“Oh, we’ll never get this done. Look at this silly thing: ‘Name your father’s gender.’”
— I Was A Male War Bride
“The shot and reverse shot are basics of film grammar. But look closely at these shots from Hawks’ movie. You’ll see that it is the same thing twice. That is because the director is incapable of seeing the difference between a man and a woman.”
— Notre Musique
Howard Hawks is quoted three shots into Jean Luc Godard’s new film, Adieu Au Langage — it’s the scene from Only Angels Have Wings where Jean Arthur discovers that the coin Cary Grant offers as a way of making their ultimate romantic decision – “heads you stay, tails you leave” – is double-faced, two heads, face à face. As Adieu Au Langage progresses, it increasingly seems like a pertinent metaphor as well as a key (later, itself another metaphor) to unlocking some of the more opaque arrangements of Godard’s style.
3D, stereo, man and woman (in two couples), “le métaphore” and “la nature”, “1” and “2”, red and black; the Hawks metaphor persists, at least for the first section. Or maybe that should be the metaphor of 1930s and 40s Hawks, since Adieu Au Langage ultimately serves up Hawks’ 1962 film, Hatari! as its foremost inspiration.
The press notes for Godard’s film:
The man and woman meet again. The dog finds itself between them. The other is in one, the one is in the other and they are three.
It’s easy to apply the same logic to Hatari! – about a group of international big-game hunters in Africa whose only intention is to spend their days out capturing the animals, ostensibly, in order to bring them to live on the reserve alongside the humans – whose final scene Adieu Au Langage takes as a starting point. In Hatari!, Elsa Martinelli (seemingly the model for both the lead actresses’ performances in Adieu Au Langage) eagerly awaits Sean Mercer (John Wayne) to arrive and jump into bed with her at last, after all of the film’s sedentary attempts at throwing up romantic obstacles between the two. But before they can get down to it, a parade of baby elephants storm the bedroom, smiling, wailing, and, if we’re running with Adieu’s press notes, finding themselves between the couple. With Wayne looking on, cursing, shooing, the four-poster buckles as one crawls in next to Martinelli, and the film comes serenely to a close.And like Hatari! still, Adieu Au Langage suggests that indeed the only way to make peace as a couple, the only way to break through the difficulties of being two, is to get a dog—to be three. It’s an idea that’s been on his mind for years; of the dog as a common bond to separate a double-faced world, to bridge two sides of a conflict (he has suggested Israelis and Palestinians should walk their dogs together every morning as a first step towards peace). The hound at the centre of Adieu, Roxy, acts as our guide through the unintelligible world of the film. As langauge and even cinema – as evidenced by the film clips from Mamoulian, Lang, and King that play on an ugly flat-screen TV in the characters’ living room, muted and mutilated both – begin to seem less and less appealing (useful?), the reconciliation the dog offers is a last hope.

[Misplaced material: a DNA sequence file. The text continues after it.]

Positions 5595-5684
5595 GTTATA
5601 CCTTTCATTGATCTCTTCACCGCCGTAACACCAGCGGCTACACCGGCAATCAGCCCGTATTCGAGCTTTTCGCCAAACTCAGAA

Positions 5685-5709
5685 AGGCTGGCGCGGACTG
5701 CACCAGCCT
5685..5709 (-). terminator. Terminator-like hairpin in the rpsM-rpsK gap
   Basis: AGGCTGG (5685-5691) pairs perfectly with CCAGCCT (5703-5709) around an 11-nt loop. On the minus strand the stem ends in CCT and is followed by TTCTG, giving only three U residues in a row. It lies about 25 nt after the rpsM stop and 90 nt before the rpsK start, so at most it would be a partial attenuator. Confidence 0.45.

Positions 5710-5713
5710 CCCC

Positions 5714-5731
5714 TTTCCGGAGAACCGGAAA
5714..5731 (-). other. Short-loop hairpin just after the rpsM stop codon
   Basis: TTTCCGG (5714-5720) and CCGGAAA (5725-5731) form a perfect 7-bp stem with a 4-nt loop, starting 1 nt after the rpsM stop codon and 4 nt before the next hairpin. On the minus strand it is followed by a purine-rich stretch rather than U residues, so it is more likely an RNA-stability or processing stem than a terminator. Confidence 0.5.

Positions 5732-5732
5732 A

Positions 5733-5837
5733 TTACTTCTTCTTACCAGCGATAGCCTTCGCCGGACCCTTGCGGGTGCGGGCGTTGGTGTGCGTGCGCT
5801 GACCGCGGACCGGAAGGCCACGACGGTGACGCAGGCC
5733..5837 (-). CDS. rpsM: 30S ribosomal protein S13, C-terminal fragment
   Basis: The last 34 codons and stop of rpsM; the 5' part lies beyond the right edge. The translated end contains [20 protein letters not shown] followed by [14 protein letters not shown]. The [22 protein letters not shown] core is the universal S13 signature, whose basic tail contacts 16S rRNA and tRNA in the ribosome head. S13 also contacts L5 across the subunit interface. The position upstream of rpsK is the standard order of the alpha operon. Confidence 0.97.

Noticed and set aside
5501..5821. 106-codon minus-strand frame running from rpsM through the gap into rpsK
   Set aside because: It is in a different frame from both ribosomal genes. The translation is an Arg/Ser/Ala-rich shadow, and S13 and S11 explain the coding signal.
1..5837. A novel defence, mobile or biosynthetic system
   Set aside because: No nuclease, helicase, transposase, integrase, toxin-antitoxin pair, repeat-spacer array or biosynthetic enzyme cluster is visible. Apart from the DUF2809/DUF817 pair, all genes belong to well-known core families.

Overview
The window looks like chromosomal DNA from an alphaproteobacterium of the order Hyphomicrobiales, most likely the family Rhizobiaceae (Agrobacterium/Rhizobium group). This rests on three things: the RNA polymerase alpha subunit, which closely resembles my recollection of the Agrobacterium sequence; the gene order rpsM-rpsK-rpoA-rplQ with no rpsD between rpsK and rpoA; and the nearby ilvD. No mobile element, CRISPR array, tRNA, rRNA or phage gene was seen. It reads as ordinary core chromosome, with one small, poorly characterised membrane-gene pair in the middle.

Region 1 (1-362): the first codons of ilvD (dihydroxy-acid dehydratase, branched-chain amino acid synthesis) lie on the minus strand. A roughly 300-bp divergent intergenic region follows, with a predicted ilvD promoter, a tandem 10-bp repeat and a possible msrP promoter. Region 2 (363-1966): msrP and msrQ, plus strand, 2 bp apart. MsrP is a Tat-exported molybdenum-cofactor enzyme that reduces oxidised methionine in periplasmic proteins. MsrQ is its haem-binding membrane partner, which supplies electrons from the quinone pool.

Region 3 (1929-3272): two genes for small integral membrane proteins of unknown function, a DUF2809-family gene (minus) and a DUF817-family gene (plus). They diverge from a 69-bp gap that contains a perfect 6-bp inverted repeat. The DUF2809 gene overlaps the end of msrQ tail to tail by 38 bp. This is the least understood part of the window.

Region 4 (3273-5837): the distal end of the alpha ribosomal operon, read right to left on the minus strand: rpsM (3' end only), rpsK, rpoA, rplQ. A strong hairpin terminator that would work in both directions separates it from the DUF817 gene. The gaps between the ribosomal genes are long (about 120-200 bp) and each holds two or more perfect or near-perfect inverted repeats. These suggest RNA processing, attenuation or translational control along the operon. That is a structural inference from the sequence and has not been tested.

Adieu Au Langage is the third film in an unofficial, but nevertheless chronological, trilogy of Godard features, after Vrai Faux Passeport and Film Socialisme – all radical experiments that fly in the face of digital’s ascension as both a shooting format and as a means of projection, while diminishing the presence of the director and giving the film over to the audience, almost to make of it what they will (Hawks again). Perhaps just a big gag at the expense of the cliché of classical auteurist conception of the director as an all seeing, all knowing demi-god, these three films see Godard questioning, as well as mocking and celebrating, basic assumptions about the cinema and its history that are central to understanding the place of his work in it.
Cloaked in the veneer of triviality, the trilogy is distinguished from his other films by an obsession with extremely low-rent digital forms (Film Socialisme – taking his interest in digital video to another level with its extensive use of consumer grade recording devices, returning in Adieu) and dubiety of the validity of auteurism’s history in the face of digital (Vrai Faux Passeport, where Godard’s somnambulant voiceover must state wearily if the clip he shows us is either “True” or “False”, though confusing words, truths, and languages as he goes).
Adieu Au Langage exacerbates the qualities of both, as well as uniting them; the digital’s just as schlubby, the binaries just as confused. It is, paradoxically at first, it would seem, one of the most brilliant digital films. Despite his obvious contempt for its destruction of real depth and suspicion of its so-called clarity—as evidenced by the hideous sharpness of the HD video sections—digital and digital 3D in Adieu Au Langage are tools that feel like they have genuine potential in Godard’s hands, like Ken Jacobs’ before him and like a generation of others I guess after, to open up a new world of violent, jagged textures for our curious exploration.